Honestly, I didn't even realize that Pose was a TV show when I first started seeing advertisements for it because of how fabulous this shoot was:


Photo by TheBillyPorter on Instagram Photo by The Billy Porter on Instagram


Photo by Mj Rodriguez on Instagram Photo by Mj Rodriguez on Instagram


Photo by Indya Moore on Instagram Photo by Indya Moore on Instagram

I had followed Billy Porter, Indya Moore and MJ Rodriguez on Instagram already, so when I first saw the shoot, I thought it surely must be a beautiful, lux attempt by some magazine to get people excited for Pride Month, given all three are queer.

I don't know when I finally made the connection, but after I actually started watching the show on Netflix, I couldn't pull my eyes away.

I had the extreme pleasure of taking an American LGBTQ+ history course this past semester at my college, and not a day goes by where I'm not thankful for that.

I was already familiar with voguing from when I was a kid, but in that course, I learned all about the struggles of the LGBT+ community during the '80s, '90s and even early 2000s. We learned about how drag queens and trans folk would come together in common areas to socialize, regardless of how many times they were arrested for cross-dressing, loitering, or whatever else police could cook up to put them behind bars. We learned that those hot spots were often in lower-income areas where prostitution and drug abuse was common. We learned about how they held Drag Balls, which ultimately became the single place they could express themselves and support each other without retribution.

We also learned about the AIDS crisis that swept the nation: Gay men and other queer people were dying in horrific ways at massive rates, but because the political climate was heavily right-leaning after the Red Scare and Civil Rights movement of the '60s and '70s, the majority of the population genuinely believed AIDS was a plague sent by God to punish the corrupt members of society responsible for it. Therefore, President Reagan didn't even mention the epidemic until celebrity Rock Hudson passed from AIDS complications.

Reading first-hand accounts of medical professionals who dealt with AIDS victims during their last legs, watching clips of queer men and women who were terrified to love one another, and reading court documents of the US government actively opposing AIDS research, treatment and prevention made me sick to my stomach. However, I was grateful to be learning about it since so many people's lives and stories had been hidden by conservatives for so long.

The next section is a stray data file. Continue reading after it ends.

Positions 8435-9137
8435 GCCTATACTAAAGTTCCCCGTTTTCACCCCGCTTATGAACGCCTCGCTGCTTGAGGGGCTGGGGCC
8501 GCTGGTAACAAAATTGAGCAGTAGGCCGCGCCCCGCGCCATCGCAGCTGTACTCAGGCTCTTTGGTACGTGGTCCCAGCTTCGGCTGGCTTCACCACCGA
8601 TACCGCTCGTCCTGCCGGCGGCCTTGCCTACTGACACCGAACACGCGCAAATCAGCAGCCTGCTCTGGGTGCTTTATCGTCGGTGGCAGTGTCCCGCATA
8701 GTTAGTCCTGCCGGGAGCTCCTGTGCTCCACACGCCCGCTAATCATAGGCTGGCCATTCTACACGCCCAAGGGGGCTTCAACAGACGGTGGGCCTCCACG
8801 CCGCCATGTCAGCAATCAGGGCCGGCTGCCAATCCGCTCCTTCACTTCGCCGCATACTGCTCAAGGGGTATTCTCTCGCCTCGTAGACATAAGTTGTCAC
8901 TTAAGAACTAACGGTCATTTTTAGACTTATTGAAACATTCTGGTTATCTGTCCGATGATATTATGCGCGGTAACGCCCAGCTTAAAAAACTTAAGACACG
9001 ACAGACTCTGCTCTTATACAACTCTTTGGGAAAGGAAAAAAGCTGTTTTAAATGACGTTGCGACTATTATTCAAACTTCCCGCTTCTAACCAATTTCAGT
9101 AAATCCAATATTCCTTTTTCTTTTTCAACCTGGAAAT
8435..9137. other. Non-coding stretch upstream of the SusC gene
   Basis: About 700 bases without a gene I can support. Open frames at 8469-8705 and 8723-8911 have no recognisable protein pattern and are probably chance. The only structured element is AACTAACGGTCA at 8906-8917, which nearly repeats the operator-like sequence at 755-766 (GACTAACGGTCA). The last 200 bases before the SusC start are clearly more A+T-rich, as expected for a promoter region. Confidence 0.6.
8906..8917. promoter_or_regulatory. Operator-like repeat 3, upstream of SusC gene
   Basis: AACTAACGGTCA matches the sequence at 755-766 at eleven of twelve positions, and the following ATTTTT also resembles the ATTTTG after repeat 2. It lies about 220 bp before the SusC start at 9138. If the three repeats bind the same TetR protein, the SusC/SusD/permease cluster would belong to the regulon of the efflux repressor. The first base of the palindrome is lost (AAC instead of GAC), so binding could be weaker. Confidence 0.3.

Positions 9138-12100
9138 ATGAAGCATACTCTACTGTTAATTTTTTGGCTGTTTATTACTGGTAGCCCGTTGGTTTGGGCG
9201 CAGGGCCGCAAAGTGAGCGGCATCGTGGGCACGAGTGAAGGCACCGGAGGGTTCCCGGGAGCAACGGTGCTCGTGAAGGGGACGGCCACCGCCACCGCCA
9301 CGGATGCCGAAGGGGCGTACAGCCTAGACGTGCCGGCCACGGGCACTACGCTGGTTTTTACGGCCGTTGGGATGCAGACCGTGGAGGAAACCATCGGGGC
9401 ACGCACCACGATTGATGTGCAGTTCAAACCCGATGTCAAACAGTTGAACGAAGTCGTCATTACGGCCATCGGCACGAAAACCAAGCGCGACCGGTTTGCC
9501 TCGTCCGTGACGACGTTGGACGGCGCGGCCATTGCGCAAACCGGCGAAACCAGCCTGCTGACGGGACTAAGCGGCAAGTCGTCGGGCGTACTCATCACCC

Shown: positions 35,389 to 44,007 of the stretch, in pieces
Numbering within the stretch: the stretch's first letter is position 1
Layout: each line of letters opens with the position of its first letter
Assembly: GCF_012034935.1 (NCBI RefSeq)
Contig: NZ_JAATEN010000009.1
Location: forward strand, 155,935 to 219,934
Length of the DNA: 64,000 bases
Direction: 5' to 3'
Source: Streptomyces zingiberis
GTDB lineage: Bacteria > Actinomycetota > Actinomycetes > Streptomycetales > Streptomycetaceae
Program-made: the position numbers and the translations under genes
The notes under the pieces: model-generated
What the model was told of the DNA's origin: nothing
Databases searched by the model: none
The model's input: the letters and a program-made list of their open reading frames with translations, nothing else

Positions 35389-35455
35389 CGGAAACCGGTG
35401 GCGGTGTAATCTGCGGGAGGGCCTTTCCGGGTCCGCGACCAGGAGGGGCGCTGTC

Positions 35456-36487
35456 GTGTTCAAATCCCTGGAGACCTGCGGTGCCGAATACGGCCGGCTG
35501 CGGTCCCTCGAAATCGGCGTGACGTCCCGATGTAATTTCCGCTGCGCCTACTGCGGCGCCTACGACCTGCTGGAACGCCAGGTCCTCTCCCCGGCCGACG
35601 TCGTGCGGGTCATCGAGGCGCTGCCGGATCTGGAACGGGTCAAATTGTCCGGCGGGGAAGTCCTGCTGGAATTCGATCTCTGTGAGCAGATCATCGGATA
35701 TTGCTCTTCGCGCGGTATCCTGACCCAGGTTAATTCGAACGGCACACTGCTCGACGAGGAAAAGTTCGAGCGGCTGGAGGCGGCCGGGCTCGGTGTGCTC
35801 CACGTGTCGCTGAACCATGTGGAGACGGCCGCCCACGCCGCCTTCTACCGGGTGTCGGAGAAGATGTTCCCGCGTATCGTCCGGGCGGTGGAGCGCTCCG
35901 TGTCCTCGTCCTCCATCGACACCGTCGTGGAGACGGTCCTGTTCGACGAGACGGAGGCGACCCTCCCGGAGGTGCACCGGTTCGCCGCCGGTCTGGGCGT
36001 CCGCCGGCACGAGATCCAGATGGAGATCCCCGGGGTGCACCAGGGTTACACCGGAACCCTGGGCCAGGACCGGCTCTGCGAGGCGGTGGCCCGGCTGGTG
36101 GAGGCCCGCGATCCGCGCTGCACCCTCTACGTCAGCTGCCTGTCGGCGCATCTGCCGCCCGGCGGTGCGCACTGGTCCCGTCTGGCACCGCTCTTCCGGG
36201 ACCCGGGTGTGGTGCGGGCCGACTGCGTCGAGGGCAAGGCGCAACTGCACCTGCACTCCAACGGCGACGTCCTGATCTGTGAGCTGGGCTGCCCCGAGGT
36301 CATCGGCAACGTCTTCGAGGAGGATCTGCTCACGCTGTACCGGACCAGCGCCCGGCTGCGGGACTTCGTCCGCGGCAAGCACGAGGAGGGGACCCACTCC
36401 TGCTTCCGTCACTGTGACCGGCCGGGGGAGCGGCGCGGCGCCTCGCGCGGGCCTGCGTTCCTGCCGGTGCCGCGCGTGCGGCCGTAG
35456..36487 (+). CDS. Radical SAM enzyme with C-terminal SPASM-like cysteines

You can imagine my elation to find that Pose dramatized all of these historical events and more just months after I learned about them in-depth.

But this show hits on many more points for me.

For one, I have a massive crush on Indya Moore, who I found through Instagram from following many other LGBT+ activists and trans entertainers.

What's way more important about the cast than my girl crushes, though, is that every queer character is played by an actor who identifies the same way in real life. In fact, Billy Porter and Dominique Jackson—who play Pray Tell and Elektra, respectively—are legends in Ball culture. Though many of the other cast members are too young to have been there from the start of the movement, like Porter and Jackson, their first-hand experience with the topics makes the show that much more heartbreaking, moving and sincere.

Accordingly, they do an unsurprisingly outstanding job at portraying trans and queer issues that are relevant both then and now, like discrimination within the LGBTQ+ community, queer sex education, homelessness in LGBTQ+ youth, the disproportionate struggle trans women of color face in comparison to other disadvantaged groups and how to address misgendering.

This is so important, especially now, for people to learn about. There are many LGBTQ+ people I know even today that have no idea about the community's history or how it affects today's reality. Some people frankly don't even care. For these people, I think we owe it to those who paved the way before us to be educated on their struggles and sacrifice.

For straight, cisht people who come across it, Pose might be a glimpse into a world they'd never even heard of, let alone cared about.

Because of these viewers, it becomes that much more important for people to learn about these things straight from the horse's mouth, and not by some watered-down, distorted interpretation of the truth. Pose gives us that.

When I first sat down to write this article, I had every intention of going into all my favorite scenes in detail complete with my feelings about each one. However, in the spirit of Pride season, you'll just have to go to Netflix and see for yourself.